LONDON, England – New research by psychologists at Engand’s University of Sussex is claiming that driving while talking on a hands-free phone can be just as distracting as talking on a hand-held mobile.
Brake, and UK road-safety organisation, is now renewing its calls for the British government to look again at the laws around driving and cell phone use.
The study, published in the Transportation Research Journal, shows that drivers engaged in conversations that spark their visual imagination are much less able to spot and react to road hazards.
BRAIN CAPACITY CHALLENGED
When drivers involved in the study were asked about a subject that required them to visualise it, they focused on a smaller area of the road ahead and failed to see hazards – even when looking directly at them.
The researchers claim their evidence shows conversations may use more of the brain’s visual processing resources than previously understood. Having a conversation which requires a visual imagination creates competition for the brain’s processing capacity that is also focusing on driving. This results in drivers failing to identify road hazards.
Previous research said as many as 22% of crashes could be caused by some kind of distraction. Drivers who perform a secondary task at the wheel, such as using a cellphone, are up to three times more likely to crash.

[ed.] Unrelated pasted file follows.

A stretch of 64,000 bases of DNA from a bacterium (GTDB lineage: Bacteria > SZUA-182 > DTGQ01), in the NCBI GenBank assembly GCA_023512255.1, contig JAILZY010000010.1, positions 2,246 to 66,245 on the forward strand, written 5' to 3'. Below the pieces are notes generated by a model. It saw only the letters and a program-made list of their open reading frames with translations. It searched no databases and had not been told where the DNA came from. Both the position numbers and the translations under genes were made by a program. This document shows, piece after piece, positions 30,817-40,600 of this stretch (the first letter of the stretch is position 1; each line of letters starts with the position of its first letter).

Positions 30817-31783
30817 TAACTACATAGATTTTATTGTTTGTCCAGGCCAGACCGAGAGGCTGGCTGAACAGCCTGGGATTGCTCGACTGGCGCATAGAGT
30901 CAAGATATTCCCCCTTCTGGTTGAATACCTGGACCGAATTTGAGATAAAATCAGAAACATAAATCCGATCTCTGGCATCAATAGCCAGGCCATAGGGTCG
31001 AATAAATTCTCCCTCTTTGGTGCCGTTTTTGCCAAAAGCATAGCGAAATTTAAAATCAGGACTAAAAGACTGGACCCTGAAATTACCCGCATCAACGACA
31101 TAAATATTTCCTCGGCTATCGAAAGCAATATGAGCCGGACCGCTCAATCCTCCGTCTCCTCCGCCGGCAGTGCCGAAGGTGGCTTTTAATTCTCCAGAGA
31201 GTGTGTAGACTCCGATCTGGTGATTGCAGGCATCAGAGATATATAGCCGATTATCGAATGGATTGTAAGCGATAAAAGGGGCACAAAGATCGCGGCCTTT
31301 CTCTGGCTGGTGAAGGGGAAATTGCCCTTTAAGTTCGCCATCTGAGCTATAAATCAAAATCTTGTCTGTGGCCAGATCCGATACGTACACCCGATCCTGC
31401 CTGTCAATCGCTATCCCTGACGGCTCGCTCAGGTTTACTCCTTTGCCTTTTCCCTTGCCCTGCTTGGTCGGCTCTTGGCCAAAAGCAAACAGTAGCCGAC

HANDS-FREE BELIEF ‘DISPROVED’
Also, the effect of talking on a phone while driving has already been shown to be worse than drinking alcohol. Reaction times are 30% slower while using a hands-free phone than driving with a blood alcohol level of 80mg/100ml blood (the current limit in England and Wales) and nearly 50% slower than driving under normal conditions.
As well as disproving the popular conception that using a mobile phone while driving is safe as long as it’s hands-free, the researchers added that there were still differences between a hands-free conversation and a chatty passenger.
A passenger will usually moderate the conversation when road hazards arise; someone on the other end of a phone is oblivious to those demands on the driver so keeps talking.
STATE ACTION DEMANDED
Lucy Amos, research advisor for Brake, said: “Distracted driving is a major cause of crashes; pulling the drivers’ attention away from the road and its hazards can lead to a fatal outcome.
“This new study is only the latest of many which adds weight to extending existing legislation to cover all mobile phone use In a vehicle, not just hand-held mobile devices. We call on the government to take action to remove the clear and present danger of mobile phones on our roads.”